How did you create the fire in the car with the kid?
The only thing we got in camera was the boy on blue screen holding onto a rope. We had to matchmove and dimensionalize the boy in stereo. Then we had to create smoke and fire simulations so it would flow around his body. Because of the danger, the car wasn’t actually on fire with the boy inside of it. He was completely comfortable on set when it supposed to be on fire so we had to add in a ton of CG details such as the smoke, fire, sweat on his brow, and made his eyes seem more red from the smoke and from crying. We kept adding layer upon layer of detail in CG until it looked right.
Have you developed specific tools such as for the web or the water?
We did a lot of R&D on the water. We were looking at real plates from the east river and recreating the motion and the movement, like wind and waves. We started developing a water shader pretty early on as well. At first we thought we would be able to use some plates they shot from the bridge, but Marc and Jerome wanted a real sense of danger so they wanted the water to be further away. We ended up replacing the water in all the shots we had. Most of the helicopter plates were not shot in stereo and since the bridge has so many fine structures, like wires and cables and such, we had to create the stereo impression without having the right film. We were able to render the bridge completely in 3D to create the stereo.
Can you explain in details the first transformation for The Lizard?
We got a digital scan of the actor, Rhys Ifans, for the face recreation in 3D. For the skin, we got early shots from SPI where they did a similar task for reference. Based on this first look, we created our CG model then there was some was back and forth on details. We would give them an example and they gave us notes until we determined the final look. We were trying to control individual scale so we could more easily morph the characters.
Have you worked with the makeup department?
We got reference photos of the actors but we never directly worked with the makeup department.
Can you tell us more about the transformation reverse process on the SWAT team?
We made sure we got a lot of digital scans of the SWAT actors for the face recreation in 3D. Also, during the shoot, they placed markers on their faces. The little dots were easy to paint out later on but helped us in tracking their face movement. We had to do the complete CG face recreation for each actor. In the concept phase, we went back and forth on details like how many scales the face was going to have and such. We really modeled the whole lizard face until the director, Marc Webb, was satisfied with the look and then we began defining transition points. When the blue ash hits the face, this is where the healing starts so the underlying human face is revealed in that area. There was a lot of timing and concept work involved.
Can you explain to us in details about Dr. Connors arm replacements?
Most of the arm replacement shots were stereoscopic so we had two plates, one for the left eye and one for the right eye. The actor, Rhys Ifans, wore a green sleeve for arm coverage so we needed to paint it out and replace everything that was behind the green arm. These particular shots weren’t complicated but they were tedious since we needed to make sure everything worked in 3D. We first tracked and matchmoved the arm movement, then we developed a CG stump for the missing arm. There were also a lot of different reflections we needed to paint out. In the lab, there is a lot of glass, metal and mirror-like objects so we needed to make sure the original green sleeve didn’t show in any of the reflections. For Dr. Connors’ lab coat, we needed to do a cloth simulation. When an actor has an intact arm, he moves differently than if it was just a stump. We had to animate the arm to make it feel more like a stump and less like a full limb.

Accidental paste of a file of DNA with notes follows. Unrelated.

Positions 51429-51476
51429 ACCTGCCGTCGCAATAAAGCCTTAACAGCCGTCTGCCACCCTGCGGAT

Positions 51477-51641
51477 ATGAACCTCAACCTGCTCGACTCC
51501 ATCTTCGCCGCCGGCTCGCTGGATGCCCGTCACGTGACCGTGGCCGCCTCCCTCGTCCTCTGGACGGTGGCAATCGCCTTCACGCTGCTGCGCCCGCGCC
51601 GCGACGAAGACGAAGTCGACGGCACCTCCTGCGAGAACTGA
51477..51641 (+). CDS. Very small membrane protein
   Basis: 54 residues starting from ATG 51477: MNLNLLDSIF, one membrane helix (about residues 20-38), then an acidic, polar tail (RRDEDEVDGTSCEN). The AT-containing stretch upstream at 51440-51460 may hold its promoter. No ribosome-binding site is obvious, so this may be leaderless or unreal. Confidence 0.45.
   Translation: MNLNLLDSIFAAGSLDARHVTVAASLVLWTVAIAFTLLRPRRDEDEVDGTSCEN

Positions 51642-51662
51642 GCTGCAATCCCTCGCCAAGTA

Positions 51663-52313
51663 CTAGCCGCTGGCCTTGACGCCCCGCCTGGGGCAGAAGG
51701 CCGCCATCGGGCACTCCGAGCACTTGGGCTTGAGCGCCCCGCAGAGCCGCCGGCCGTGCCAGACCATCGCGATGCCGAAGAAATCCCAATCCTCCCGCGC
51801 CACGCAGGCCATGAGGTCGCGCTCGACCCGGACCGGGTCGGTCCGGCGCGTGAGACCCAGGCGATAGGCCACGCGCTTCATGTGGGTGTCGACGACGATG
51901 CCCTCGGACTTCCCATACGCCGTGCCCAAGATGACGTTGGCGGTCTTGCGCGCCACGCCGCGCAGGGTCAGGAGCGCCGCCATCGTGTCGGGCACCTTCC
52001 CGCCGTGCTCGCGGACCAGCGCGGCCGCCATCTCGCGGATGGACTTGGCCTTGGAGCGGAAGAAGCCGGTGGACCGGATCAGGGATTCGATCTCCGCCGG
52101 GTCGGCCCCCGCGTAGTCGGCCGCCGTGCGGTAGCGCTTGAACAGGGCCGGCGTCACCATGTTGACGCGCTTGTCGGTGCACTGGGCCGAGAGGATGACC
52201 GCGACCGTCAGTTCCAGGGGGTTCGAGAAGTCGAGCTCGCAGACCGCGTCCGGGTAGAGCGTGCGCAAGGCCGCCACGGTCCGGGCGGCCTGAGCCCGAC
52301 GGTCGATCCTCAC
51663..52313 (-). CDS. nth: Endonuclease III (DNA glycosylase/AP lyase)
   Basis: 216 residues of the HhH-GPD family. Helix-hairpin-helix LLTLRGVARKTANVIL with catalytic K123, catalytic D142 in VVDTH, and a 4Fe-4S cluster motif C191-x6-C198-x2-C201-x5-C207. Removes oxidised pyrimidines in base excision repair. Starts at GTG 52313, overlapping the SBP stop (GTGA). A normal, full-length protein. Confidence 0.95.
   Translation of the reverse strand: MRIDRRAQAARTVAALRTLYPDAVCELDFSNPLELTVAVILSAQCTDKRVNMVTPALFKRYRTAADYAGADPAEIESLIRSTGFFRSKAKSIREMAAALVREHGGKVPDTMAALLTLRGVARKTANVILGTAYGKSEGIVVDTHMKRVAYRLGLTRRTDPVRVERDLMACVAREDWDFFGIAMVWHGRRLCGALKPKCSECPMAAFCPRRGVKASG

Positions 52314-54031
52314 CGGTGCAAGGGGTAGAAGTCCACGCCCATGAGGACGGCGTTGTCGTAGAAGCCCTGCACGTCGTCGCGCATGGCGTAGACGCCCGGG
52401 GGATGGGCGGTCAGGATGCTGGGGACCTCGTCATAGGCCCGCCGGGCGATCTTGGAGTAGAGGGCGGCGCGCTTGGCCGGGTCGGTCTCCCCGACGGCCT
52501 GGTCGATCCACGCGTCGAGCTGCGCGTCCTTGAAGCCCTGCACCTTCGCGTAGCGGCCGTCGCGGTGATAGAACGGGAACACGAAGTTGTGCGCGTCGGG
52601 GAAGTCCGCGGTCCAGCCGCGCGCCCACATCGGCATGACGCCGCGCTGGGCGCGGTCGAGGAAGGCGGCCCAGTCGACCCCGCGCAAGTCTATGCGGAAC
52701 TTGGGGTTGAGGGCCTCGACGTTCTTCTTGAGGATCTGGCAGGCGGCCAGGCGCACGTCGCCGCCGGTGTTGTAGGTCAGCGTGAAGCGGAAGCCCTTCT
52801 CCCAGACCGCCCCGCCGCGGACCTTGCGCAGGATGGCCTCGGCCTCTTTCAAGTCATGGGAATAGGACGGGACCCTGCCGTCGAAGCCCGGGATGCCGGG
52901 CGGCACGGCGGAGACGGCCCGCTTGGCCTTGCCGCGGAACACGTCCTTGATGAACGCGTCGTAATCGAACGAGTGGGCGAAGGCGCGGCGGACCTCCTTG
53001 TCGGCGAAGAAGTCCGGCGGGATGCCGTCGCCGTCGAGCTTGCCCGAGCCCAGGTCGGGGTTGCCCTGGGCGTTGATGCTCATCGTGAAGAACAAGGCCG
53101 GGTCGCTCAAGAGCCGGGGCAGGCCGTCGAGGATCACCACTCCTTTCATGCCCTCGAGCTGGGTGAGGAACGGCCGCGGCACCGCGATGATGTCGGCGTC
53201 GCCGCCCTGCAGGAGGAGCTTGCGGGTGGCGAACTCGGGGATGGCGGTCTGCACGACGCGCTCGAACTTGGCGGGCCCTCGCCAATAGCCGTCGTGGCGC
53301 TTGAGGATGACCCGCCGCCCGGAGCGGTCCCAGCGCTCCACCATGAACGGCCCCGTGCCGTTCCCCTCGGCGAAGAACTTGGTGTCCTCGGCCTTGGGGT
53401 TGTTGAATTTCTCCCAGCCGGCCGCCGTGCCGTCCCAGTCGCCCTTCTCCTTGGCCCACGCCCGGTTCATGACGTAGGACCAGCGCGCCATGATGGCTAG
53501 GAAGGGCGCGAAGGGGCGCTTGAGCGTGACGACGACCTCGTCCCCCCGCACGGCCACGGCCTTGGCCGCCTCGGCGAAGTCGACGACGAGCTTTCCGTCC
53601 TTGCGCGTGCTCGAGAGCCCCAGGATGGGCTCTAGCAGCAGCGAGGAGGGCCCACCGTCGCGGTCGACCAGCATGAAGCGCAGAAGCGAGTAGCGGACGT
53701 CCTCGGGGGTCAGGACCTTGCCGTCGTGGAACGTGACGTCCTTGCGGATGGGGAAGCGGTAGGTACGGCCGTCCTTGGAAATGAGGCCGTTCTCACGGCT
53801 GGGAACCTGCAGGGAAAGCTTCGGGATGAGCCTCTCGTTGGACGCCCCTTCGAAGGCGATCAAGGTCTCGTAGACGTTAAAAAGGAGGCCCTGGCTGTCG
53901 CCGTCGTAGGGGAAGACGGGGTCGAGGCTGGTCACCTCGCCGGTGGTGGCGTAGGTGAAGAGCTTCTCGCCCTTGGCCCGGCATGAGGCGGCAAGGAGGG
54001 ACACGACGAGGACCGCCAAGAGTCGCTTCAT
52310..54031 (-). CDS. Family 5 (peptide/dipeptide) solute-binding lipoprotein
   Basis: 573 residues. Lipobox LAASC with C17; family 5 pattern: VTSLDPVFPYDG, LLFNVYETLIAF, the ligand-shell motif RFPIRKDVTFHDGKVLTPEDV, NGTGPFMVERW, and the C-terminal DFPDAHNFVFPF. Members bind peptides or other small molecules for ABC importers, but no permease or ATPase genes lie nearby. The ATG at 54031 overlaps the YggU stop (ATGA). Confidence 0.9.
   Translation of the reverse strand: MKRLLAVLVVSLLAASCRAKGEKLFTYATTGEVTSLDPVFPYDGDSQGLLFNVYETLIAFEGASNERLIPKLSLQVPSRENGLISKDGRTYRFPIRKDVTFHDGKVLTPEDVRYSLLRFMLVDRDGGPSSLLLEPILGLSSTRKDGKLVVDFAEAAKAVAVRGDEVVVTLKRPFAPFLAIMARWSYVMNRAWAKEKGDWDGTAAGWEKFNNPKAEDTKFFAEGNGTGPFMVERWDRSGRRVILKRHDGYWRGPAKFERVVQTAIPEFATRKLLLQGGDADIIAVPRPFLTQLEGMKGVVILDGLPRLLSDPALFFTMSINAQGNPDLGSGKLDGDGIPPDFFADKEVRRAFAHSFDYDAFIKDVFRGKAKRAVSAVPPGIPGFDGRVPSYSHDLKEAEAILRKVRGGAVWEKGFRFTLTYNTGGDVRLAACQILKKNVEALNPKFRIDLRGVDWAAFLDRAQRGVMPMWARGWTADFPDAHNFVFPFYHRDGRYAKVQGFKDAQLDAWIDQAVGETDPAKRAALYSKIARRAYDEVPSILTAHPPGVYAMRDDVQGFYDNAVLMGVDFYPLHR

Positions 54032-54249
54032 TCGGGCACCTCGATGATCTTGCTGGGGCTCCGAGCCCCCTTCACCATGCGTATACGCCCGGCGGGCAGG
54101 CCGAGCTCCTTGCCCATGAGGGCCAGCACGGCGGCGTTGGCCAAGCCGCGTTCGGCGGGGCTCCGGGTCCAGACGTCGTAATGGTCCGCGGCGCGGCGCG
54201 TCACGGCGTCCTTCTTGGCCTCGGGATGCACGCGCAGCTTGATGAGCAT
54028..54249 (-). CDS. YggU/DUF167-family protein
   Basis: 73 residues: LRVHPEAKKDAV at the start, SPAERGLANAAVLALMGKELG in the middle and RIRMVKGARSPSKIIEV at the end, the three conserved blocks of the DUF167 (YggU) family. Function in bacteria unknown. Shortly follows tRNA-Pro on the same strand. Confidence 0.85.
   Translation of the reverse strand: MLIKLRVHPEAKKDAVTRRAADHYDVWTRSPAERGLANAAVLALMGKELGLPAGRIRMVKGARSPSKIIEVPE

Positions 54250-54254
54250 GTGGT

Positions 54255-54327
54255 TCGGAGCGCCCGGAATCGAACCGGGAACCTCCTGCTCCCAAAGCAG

Which branches of Pixomondo have worked on this show?
Los Angeles primarily worked on the bridge sequence. Toronto handled much of the arm replacement. Frankfurt created some of the challenging shots where Dr. Connors becomes The Lizard in the taxicab as well as the transformation of the SWAT team from the lizard men back to their human selves. Berlin worked on complicated CG FX shots with the burning cars. Burbank did cloth simulations for Dr. Connors’ arm and CG shots featuring a realistic spider. Additionally, Beijing, Shanghai and London helped out with matchmove, modeling and matte paintings.
What was the biggest challenge on this project and how did you achieve it?
One of the biggest challenges on this project was the timeframe. I think it was all about efficiency and planning everything out because there wasn’t time for a lot of revisions. We worked on setting up good pipelines for the different types of shots like the arm replacement or the boy in the car. The bridge sequence was originally shot in stereo but there were a few reshoots that were flat so that added a considerable complexity to the shots. We had to make sure everything matched up.
Was there a shot or a sequence that prevented you from sleep?
All of them! Actually, none of the shots were overly complicated to the point where we could not solve the issues. Sometimes the shots evolved from a script point of view so just tried to be flexible and just focused on delivering great work on time.
How long have you worked on this film?
We started work on THE AMAZING SPIDER-MAN in November 2011 and delivered May 2012.
How many shots have you done?
In the final film, there are 272 shots we worked on.
What was the size of your team?
We had about 202 Pixomondo artists working on THE AMAZING SPIDER-MAN.
What is your next project?
As a company, we have a couple of big feature films in various stages of production.
What are the four movies that gave you the passion for cinema?
I think the first time I saw something in 3D, it was a music video from the 80s featuring a wireframe human head. That really impressed me when I was a kid. Then the first TRON came out and I think that film made the biggest impression on me. I really knew I wanted to do visual effects for a job at that time, and of course STAR WARS was a great influence as well.
A big thanks for your time.
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© Vincent Frei – The Art of VFX – 2012